A diagnosis of autism can be very challenging for a child and for his or her family. But one of the most difficult aspects of autism is that it is not clear cut what behaviors are related to autism, and what behaviors are related to just being a kid. Every child tantrums sometimes. Every child talks back sometimes. Every child engages in dangerous behavior sometimes.
When I look back on my own childhood, I think of several behaviors I exhibited: in third grade I cut my own hair while my teacher’s back was turned, in fourth grade I got mad at my brother and threw an alarm clock at him, and in seventh grade I loved Agatha Christie books so much that I frequently refused to go outside and sat in my room reading by myself for hours on end. If I had autism, any one of these behaviors may have been pathologized instead of being considered as just a part of growing up.
So how do you parse through all the behaviors your learner is exhibiting and figure out which ones you should actually be worried about? Here are a few questions to ask yourself in determining behaviors to address:
- Is the behavior dangerous?
- How often and for how long does your learner engage in the behavior?
- How different is this behavior from the learner’s same-age peers? For example, does your three year old cry for a couple minutes when told that she can’t have her favorite toy, or does she cry for two hours and refuse to engage with any other toys for the rest of the day?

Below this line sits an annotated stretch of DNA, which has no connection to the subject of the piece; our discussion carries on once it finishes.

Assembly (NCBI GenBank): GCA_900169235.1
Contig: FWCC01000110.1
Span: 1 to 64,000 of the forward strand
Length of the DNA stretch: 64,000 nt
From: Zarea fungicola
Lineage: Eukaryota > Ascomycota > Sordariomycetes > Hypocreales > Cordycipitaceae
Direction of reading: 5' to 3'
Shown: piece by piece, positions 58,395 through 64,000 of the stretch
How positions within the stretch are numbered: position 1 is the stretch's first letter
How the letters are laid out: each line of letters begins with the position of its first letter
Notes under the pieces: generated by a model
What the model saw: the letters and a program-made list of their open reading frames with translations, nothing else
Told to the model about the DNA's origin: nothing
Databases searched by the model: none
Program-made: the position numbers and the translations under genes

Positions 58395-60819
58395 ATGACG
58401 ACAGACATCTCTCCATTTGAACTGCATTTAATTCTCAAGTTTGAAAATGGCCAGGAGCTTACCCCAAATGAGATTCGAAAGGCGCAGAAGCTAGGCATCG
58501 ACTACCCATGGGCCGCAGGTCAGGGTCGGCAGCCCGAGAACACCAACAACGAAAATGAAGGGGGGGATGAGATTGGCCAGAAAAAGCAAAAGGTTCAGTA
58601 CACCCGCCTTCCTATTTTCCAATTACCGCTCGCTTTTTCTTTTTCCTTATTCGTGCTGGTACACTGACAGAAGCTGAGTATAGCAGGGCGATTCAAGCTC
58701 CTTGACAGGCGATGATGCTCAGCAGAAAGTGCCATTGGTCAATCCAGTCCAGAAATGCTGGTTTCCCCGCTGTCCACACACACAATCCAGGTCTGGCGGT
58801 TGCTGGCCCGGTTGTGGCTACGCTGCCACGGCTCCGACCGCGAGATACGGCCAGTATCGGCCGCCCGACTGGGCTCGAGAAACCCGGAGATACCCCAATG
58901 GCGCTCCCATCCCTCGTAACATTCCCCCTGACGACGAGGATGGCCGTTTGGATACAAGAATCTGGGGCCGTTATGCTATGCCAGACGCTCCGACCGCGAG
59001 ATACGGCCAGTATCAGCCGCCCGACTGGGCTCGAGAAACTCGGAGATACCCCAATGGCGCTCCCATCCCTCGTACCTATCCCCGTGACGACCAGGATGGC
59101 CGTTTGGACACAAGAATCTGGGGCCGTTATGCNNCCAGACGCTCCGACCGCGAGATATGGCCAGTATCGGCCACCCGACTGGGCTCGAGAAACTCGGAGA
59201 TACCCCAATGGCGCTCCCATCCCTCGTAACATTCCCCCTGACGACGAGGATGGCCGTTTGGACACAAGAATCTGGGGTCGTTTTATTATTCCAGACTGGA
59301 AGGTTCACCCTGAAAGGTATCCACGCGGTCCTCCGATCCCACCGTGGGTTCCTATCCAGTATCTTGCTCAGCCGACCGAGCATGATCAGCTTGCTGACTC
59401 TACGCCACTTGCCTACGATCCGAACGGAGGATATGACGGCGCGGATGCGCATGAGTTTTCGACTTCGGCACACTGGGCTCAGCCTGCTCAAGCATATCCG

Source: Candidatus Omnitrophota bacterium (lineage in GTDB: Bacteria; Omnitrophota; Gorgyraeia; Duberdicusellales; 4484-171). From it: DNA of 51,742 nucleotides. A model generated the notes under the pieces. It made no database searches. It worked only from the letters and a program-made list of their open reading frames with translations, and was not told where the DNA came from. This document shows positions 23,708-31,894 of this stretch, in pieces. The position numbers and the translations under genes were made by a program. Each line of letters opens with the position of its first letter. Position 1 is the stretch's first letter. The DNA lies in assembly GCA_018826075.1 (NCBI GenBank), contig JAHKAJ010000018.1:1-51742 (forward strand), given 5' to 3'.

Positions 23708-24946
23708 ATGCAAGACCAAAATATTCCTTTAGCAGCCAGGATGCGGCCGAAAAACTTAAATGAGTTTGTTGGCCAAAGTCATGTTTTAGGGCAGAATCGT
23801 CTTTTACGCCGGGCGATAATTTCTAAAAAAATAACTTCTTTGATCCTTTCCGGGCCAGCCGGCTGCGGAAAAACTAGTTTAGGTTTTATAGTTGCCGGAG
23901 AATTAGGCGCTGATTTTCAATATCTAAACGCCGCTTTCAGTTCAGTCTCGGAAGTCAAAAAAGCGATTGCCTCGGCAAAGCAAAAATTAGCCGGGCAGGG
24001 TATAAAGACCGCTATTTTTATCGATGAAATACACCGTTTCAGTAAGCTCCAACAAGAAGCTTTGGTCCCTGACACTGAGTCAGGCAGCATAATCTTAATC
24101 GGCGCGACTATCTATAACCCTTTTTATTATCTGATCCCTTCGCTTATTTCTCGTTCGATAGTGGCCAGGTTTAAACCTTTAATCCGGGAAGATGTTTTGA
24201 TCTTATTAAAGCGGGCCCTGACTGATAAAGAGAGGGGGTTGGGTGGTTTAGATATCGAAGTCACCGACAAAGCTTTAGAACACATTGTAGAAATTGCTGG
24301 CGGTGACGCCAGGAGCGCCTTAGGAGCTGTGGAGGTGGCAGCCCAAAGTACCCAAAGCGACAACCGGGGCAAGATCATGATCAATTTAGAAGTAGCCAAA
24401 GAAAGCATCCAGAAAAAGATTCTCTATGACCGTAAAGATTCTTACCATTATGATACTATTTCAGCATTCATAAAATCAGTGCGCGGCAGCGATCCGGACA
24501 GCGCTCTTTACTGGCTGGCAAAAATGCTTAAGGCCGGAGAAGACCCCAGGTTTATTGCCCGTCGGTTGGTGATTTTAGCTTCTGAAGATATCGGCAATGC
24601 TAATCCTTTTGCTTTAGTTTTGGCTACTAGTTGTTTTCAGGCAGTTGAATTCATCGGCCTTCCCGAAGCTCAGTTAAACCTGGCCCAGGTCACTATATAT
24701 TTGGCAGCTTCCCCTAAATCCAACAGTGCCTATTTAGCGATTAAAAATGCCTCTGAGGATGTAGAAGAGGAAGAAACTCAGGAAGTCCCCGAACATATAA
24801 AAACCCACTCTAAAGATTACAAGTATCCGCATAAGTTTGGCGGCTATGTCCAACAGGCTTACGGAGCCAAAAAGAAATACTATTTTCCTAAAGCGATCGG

- How is this behavior interfering with the learner’s ability to learn?
- How is this behavior interfering with the learner’s ability to engage with peers and family members?
- Is the behavior related to a skill? For example, pacing the room and flapping your arms is typically not related to a skill, but building Lego models can be related to a skill. If it is related to a skill, think about ways to provide opportunities for expanding that skill.
The answers to these questions should be able to inform the decisions that you make in intervening with behaviors. And we should remember that above all else, kids with autism are still just kids.
WRITTEN BY SAM BLANCO, MSED, BCBA
Sam is an ABA provider for students ages 3-12 in NYC. Working in education for ten years with students with Autism Spectrum Disorders and other developmental delays, Sam has developed strategies for achieving a multitude of academic, behavior, and social goals. Sam is currently pursuing her PhD in Applied Behavior Analysis at Endicott College.